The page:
bet365 has signed a partnership deal with Empire Resorts that will see the UK online bookie provide live and online sports betting services at the Resorts World Catskills casino in New York State when legal betting on sports eventually begins there. This follows on from bet365’s deal with the Hard Rock Atlantic City to provide sports betting in New Jersey. The newly relaunched casino (it was formerly the Trump Taj Mahal) is one of six in Atlantic City, all of whom will also be offering single sports betting as well.
SkyBet was purchased in July 2018 by Stars Group, the Canadian online gaming company that operates pokerstars.com, amongst a number of other sites. As Stars Group already has a significant North American presence, it is expected that the new SkyBet will be a key player in the rapidly expanding US sports betting market.
Paddy Power Betfair
In July 2018, Paddy Power Betfair merged its existing US business arm with the fantasy sports company Fan Duel, in order to be better placed in the market to capitalize on the reformed US sports betting laws. The reasons behind this move became clear when it was revealed that Paddy Power Betfair’s US revenue increased by 22% in the wake of the deal, thanks in particular to sports betting turnover in the Meadowlands Casino in New Jersey. It now finds itself strongly positioned in the market as new states come aboard and the provision of US online sports betting increases.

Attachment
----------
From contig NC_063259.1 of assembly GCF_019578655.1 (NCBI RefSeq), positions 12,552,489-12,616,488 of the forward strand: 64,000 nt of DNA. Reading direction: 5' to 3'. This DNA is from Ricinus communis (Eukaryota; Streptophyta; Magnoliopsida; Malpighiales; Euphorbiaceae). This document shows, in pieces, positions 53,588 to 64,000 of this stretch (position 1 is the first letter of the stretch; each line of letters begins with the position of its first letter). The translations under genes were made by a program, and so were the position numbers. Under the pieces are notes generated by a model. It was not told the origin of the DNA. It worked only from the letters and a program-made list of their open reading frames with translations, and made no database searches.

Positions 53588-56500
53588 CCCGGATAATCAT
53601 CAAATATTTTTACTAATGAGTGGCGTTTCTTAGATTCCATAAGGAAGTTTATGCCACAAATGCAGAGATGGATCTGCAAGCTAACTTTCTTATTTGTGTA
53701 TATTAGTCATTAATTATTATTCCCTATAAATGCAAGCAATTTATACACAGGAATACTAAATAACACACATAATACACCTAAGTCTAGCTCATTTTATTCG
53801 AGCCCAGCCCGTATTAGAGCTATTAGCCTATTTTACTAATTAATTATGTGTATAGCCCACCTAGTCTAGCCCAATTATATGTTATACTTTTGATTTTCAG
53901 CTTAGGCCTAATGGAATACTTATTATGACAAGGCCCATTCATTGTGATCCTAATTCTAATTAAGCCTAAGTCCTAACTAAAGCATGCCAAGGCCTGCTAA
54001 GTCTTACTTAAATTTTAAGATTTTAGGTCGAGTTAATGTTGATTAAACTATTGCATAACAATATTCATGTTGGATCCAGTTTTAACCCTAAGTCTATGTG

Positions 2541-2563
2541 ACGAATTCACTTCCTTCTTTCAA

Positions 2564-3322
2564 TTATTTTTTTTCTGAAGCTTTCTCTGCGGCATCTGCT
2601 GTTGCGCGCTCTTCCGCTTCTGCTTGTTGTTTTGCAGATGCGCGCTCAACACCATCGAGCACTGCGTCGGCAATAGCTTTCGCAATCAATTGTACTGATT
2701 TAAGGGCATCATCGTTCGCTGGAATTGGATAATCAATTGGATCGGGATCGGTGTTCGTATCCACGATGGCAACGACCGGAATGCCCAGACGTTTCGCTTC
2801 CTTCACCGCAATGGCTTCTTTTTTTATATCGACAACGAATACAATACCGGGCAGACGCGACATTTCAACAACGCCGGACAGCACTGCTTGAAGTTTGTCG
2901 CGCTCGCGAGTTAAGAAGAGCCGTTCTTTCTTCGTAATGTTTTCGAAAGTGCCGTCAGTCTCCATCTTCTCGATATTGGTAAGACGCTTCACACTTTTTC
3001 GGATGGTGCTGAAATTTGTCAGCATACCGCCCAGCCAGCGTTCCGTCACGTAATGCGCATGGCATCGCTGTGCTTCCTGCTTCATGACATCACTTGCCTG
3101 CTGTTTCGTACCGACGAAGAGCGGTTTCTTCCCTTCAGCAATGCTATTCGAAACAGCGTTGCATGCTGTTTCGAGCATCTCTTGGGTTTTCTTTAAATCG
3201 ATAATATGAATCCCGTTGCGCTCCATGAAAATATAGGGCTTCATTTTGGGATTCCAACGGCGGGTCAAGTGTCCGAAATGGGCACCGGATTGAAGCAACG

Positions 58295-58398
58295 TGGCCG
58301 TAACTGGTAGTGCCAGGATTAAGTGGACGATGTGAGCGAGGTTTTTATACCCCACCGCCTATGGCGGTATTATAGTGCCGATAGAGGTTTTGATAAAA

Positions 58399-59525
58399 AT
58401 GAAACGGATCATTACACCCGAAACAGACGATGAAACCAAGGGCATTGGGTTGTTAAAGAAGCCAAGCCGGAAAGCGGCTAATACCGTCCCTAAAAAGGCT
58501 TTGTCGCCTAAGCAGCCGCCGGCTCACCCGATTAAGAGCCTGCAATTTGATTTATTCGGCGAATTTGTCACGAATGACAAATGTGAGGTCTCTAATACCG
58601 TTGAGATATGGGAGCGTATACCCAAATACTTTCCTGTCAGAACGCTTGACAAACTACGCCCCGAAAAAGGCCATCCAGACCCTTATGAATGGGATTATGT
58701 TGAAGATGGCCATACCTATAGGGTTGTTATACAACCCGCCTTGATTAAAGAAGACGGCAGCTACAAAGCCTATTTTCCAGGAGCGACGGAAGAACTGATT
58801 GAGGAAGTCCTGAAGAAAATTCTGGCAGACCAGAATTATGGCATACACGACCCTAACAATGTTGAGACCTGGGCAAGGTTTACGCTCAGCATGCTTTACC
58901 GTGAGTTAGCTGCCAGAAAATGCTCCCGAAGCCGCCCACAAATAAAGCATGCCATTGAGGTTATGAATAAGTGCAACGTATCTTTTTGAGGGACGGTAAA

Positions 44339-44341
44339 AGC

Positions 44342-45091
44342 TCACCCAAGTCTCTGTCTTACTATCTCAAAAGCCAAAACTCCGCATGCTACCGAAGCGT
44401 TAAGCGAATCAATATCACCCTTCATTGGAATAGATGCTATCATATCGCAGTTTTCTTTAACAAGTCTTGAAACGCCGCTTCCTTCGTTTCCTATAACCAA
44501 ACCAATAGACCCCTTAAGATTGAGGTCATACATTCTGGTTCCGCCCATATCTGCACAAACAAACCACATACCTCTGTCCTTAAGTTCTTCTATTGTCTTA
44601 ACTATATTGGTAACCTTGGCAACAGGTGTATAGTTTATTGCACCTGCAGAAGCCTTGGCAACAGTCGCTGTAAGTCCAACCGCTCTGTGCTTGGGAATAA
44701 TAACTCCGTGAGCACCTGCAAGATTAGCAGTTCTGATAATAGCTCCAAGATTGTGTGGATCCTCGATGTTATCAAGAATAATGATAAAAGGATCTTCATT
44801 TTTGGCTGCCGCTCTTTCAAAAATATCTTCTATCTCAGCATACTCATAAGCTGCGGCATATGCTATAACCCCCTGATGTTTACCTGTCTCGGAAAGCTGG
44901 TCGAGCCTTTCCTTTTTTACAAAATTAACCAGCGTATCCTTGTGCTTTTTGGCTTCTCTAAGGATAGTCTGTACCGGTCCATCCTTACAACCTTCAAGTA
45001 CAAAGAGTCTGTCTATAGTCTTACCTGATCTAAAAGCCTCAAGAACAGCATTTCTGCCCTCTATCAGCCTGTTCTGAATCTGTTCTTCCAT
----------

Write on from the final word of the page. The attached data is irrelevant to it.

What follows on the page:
In order to raise their sports betting profile in the US market, 888 Sport has entered into a deal with the New York Jets NFL franchise. Although it is not explicitly promoting it through its sponsorship arrangement with the Jets, 888 Sport would seem to be using the venture as a means of gaining attention and coverage for its New Jersey online sports book. It is estimated that sponsorship deals with online betting companies could soon be worth USD$2.3 billion for the NFL annually.
William Hill has perhaps been the most aggressive UK online bookmaker in terms of its US expansion. It now operates the sports betting at two casinos in New Jersey — the Tropicana and the Ocean Resort Casino — as well as at Monmouth Park racetrack. This follows on from the deal William Hill struck with Eldorado Resorts, owner of the Tropicana along with six other casinos in five states beyond New Jersey. This partnership between the two betting giants has the potential to become one of the most powerful in the industry, with William Hill estimating profits from its US operations to reach somewhere in the region of USD$300 million by 2023.